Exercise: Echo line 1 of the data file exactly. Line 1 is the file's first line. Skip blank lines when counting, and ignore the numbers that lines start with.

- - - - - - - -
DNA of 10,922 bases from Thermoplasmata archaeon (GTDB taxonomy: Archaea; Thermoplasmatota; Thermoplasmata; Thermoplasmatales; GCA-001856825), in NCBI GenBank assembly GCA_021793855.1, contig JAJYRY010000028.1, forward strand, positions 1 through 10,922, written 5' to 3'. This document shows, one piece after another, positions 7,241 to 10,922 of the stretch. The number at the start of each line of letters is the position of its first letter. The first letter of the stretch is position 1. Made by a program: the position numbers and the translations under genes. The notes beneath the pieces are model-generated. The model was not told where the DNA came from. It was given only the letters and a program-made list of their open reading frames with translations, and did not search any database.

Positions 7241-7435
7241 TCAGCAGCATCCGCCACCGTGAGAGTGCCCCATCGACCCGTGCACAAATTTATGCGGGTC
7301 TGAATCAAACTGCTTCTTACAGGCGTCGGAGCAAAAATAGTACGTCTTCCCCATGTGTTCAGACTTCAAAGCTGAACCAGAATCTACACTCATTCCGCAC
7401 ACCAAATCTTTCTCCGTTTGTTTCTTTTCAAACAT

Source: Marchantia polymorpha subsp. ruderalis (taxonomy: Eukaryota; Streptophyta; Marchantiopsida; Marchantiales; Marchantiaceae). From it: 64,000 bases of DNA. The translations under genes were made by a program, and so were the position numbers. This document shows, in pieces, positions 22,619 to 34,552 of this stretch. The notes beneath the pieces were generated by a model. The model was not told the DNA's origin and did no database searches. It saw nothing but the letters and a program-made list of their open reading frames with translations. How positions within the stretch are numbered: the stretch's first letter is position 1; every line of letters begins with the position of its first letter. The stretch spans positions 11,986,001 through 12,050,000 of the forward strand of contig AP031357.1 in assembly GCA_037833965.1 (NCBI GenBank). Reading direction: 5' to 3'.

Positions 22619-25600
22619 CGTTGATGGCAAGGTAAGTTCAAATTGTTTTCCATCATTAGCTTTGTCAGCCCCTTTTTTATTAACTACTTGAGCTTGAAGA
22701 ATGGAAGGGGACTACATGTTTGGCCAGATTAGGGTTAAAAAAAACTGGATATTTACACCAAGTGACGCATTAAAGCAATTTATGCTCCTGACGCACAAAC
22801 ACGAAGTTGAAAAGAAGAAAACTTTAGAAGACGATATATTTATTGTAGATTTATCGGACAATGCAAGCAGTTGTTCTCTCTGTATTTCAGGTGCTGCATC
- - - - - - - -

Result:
DNA of 10,922 bases from Thermoplasmata archaeon (GTDB taxonomy: Archaea; Thermoplasmatota; Thermoplasmata; Thermoplasmatales; GCA-001856825), in NCBI GenBank assembly GCA_021793855.1, contig JAJYRY010000028.1, forward strand, positions 1 through 10,922, written 5' to 3'. This document shows, one piece after another, positions 7,241 to 10,922 of the stretch. The number at the start of each line of letters is the position of its first letter. The first letter of the stretch is position 1. Made by a program: the position numbers and the translations under genes. The notes beneath the pieces are model-generated. The model was not told where the DNA came from. It was given only the letters and a program-made list of their open reading frames with translations, and did not search any database.